The Top Ten Five-Tool Players in MLB History | Fueled by Sports
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The Top Ten Five-Tool Players in MLB History

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If you follow Major League Baseball even casually, you have undoubtedly heard the term Five-Tool Player used by a play-by-play announcer or color commentator to describe a well-rounded player. The term has even become so ubiquitous that it has its own Wikipedia page. If it is not a term that you are aware of though, it is a very simple concept: It is used to describe a player who is above average at hitting for both average and power, at running the bases, and at both fielding the ball as well as throwing it. Now that we’ve established what the tools are, let’s look at one man’s (my) opinion as to who cracks the top ten best five-tool players in MLB history.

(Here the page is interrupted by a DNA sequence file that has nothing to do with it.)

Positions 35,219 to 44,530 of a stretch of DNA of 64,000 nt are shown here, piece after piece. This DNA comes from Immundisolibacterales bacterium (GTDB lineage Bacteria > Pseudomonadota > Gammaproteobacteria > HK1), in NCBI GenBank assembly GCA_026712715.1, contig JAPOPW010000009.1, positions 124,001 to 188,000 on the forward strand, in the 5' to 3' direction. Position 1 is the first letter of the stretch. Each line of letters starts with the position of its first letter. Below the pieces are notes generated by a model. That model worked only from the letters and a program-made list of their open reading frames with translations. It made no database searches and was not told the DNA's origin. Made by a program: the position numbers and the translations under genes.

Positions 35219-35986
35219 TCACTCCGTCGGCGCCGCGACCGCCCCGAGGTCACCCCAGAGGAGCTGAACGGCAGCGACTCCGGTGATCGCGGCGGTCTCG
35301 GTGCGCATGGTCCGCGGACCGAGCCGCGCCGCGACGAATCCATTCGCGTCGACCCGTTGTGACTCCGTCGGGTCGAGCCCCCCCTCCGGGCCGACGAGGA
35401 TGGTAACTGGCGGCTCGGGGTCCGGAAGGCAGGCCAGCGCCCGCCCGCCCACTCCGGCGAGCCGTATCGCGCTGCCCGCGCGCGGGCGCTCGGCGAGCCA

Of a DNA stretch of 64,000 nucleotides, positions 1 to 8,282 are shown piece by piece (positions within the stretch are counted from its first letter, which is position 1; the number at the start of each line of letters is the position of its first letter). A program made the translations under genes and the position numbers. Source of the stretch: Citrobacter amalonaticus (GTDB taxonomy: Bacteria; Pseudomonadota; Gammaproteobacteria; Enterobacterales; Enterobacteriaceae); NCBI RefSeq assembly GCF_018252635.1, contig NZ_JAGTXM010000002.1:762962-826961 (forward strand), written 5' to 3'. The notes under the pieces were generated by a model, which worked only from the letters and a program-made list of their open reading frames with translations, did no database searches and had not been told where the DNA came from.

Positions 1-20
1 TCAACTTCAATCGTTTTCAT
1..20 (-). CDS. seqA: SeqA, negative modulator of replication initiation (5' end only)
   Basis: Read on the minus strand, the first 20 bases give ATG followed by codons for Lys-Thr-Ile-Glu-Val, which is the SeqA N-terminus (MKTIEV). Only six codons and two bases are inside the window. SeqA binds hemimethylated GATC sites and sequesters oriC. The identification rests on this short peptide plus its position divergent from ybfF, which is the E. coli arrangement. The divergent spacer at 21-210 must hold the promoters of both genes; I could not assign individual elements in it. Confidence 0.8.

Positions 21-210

10. Vladimir Guerrero

Vlad the Impaler was best known for two unique attributes; his free-swinging style at the plate and his rocket arm from the outfield. Though it is almost hard to remember now, Guerrero was a very good defensive outfielder when he was younger. He committed too many errors, but also regularly led baseball in outfield assists. Historically speaking, his fairly early move to DH due to injuries and lack of Gold Gloves hold him back a bit on this list, but at his peak, he was far from a slouch with the glove.

Where he really shined though was at the dish. Vlad finished his career with a .318 average and 449 homers. For a man who swung at almost anything, his average was incredible. When his athleticism started to leave him, his steal totals left along with his glove. Still, he was in the top ten in steals in both 2001 and 2002. The relative short length of his prime compared to other players gave me a little pause but I still feel like his peak was long enough to deserve a spot here.

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